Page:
More Burundi Pics

When I left Burundi in November 2003, David and Felicity were in the process of finishing the house on Samedi Street. David is a man who loves trees. This is a fact known by everyone who knows him. At that time he gave me the priviledge of choosing and planting two trees in the yard. I planted one for my father Orville Senger another man who loves trees and one for myself.

I received reports every so often that the trees were alive.

When I got to the house this time, I was warned that I might be unhappy whith what I found. The "Tree of Orville" as it is known, was two stories high and giving nice shade, even after a couple of scoundrels I know removed a branch to improved Satellite TV reception.

The "Tree of Peggy" as it is known was less than two feet tall. It has three slender trunks and was infested with an african sort of whitefly. It was sad. It needed to be replaced but no one in the household had the
courage to dig it up. They thought it was bad luck or something to kill a tree planted by a traveling preacher.

Everyone watched as I insopected the two trees and declared "Everything is as it has always been."

David asked me if I would make a disposition about my tree during my stay.

I had a little talk with the tree. I am pretty sure that it was hit by a soccar ball at least twice during its early life. At least that is what it said. I bathed it in soap to inhibit the fly and told it that it had six weeks to grow under my protection. I cultivated and watered it. It did not grow. So a couple of days before I left I got the family hoe and ripped it from the ground and threw it in the ditch outside the gate. No evil befell the house. Everyone was relieved.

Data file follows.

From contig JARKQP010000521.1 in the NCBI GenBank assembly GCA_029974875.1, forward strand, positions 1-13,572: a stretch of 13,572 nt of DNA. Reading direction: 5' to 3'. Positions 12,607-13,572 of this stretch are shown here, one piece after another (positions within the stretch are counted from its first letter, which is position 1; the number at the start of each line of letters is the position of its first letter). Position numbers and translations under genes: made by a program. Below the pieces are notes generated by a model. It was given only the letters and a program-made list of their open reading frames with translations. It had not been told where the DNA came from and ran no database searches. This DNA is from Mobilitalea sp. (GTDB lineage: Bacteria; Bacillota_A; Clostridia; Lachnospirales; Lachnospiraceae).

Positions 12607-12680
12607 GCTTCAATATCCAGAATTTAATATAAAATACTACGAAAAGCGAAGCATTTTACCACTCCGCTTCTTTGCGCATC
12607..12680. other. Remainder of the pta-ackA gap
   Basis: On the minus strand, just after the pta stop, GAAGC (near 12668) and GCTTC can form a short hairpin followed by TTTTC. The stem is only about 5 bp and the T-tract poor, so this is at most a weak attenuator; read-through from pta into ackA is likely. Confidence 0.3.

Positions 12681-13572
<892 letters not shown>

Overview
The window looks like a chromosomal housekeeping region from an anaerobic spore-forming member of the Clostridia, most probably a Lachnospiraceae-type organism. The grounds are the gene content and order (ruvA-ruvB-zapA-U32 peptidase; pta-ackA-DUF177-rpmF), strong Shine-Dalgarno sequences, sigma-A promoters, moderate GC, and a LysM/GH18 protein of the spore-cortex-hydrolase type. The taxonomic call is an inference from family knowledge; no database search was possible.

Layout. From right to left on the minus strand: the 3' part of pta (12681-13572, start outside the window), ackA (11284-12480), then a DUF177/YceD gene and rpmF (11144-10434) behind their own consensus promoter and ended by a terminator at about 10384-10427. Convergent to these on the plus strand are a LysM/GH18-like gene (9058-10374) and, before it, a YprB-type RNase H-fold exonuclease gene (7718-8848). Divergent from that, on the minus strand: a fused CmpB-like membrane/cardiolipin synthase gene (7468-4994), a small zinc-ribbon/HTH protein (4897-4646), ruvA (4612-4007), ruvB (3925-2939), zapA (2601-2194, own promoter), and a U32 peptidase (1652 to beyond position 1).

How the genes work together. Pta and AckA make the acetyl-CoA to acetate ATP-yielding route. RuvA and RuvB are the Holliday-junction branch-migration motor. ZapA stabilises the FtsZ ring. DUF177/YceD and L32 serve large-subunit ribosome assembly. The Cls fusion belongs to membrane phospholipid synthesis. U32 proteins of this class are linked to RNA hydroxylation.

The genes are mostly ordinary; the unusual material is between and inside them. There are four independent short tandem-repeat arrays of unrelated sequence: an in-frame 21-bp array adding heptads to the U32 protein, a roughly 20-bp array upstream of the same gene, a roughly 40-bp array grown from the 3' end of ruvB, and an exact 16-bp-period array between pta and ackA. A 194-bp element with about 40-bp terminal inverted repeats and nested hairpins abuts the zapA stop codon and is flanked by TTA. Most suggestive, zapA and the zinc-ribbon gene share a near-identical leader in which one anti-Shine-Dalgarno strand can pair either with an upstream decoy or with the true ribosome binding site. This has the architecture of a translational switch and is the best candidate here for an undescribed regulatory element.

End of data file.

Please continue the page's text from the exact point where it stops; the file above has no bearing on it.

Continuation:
RIP Tree of Peggy

The light is beautiful in these pictures. I am reminded of a comment in a movie I once saw about British Edwardian women going to Italy for a vacation. They commented that the sunlight was like cream, instead of the "skim milk sunshine" they were used to.

This Burundi is a beautiful place.
The light is amazing, and dangerous. I had two bad burns while there - both of them with sunscreen and through clothing.

Niyonzima once commented to me on a cold, sunny, day in Oregon. "peggy, What is wrong with your sun? It shines but it has not heat!"
How wise of you to to say," Yes, this is how is has always been." And to accept that it is OK!!
A poem by David Ray about Robert Frost says something like:
When asked if he had hope for the future, Frost responded "Yes, and even for the past: that it will turn out to have been all right, for what it was, something we can accept. That it will become something we can bear.

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